Background and Purpose: T-type calcium (Cav3) and transient receptor potential vanilloid-1 (TRPV1) channels play central roles in the control of excitability in the peripheral nervous system and are regarded as potential therapeutic pain targets. Modulators that either activate or inhibit TRPV1-mediated currents display analgesic properties in various pain models despite opposing effects on their connate target, TRPV1. We explored the effects of TRPV1-active compounds on Cav3-mediated currents.
Experimental Approach: Whole-cell patch clamp recordings were used to examine the effects of TRPV1-active compounds on rat dorsal root ganglion low voltage-activated calcium currents and recombinant Cav3 isoforms in expression systems.
Key Results: The classical TRPV1 agonist capsaicin as well as TRPV1 antagonists A-889425, BCTC, and capsazepine directly inhibited Cav3 channels. These compounds altered the voltage-dependence of activation and inactivation of Cav3 channels and delayed their recovery from inactivation, leading to a concomitant decrease in T-type current availability. The TRPV1 antagonist capsazepine potently inhibited Cav3.1 and 3.2 channels (KD < 120 nM), as demonstrated by its slow off rate. In contrast, neither the TRPV1 agonists, Palvanil and resiniferatoxin, nor the TRPV1 antagonist AMG9810 modulated Cav3-mediated currents.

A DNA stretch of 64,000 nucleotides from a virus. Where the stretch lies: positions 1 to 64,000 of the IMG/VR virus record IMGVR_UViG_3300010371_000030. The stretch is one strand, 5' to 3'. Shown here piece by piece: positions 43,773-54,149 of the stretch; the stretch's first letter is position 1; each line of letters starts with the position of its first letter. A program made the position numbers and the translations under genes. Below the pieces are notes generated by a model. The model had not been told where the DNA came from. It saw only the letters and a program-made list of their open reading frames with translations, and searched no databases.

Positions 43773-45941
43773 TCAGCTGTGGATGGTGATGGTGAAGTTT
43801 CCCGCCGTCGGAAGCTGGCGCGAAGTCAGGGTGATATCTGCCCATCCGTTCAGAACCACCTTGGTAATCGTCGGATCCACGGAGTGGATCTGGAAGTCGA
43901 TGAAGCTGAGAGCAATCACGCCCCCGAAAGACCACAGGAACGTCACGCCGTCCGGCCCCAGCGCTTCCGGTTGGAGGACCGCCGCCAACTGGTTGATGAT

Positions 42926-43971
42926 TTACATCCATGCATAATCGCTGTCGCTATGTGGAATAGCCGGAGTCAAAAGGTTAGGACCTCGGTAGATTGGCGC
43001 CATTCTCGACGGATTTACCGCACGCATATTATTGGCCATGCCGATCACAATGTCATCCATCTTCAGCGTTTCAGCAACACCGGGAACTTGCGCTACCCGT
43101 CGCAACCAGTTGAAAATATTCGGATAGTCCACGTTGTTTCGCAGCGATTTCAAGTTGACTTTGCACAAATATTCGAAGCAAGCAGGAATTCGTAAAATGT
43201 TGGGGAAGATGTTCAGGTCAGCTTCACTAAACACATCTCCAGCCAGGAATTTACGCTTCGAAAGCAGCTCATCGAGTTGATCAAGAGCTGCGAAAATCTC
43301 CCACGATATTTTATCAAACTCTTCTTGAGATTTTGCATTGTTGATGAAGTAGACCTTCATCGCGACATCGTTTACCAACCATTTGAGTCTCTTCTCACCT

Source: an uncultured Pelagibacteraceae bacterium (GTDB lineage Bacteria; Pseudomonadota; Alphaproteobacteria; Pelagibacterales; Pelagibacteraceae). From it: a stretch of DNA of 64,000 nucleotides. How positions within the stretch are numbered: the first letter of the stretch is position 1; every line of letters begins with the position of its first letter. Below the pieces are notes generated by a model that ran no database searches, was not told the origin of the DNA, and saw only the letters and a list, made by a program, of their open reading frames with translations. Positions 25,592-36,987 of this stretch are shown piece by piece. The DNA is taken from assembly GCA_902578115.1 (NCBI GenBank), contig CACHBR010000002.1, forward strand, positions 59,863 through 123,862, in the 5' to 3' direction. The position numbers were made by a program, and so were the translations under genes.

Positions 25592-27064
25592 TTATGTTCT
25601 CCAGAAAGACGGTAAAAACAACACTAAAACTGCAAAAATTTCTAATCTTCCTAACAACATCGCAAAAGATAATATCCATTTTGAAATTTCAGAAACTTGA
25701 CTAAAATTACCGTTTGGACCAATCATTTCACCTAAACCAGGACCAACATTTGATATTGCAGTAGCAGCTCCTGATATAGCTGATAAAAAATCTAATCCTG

Conclusions and Implications: Analgesic TRPV1-active compounds inhibit Cav3 currents in native and heterologous systems. Hence, their analgesic effects may not be exclusively attributed to their actions on TRPV1, which has important implications in the current understanding of nociceptive pathways. Importantly, our results highlight the need for attention in the experimental design used to address the analgesic properties of Cav3 channel inhibitors.
Available for download on Monday, March 30, 2020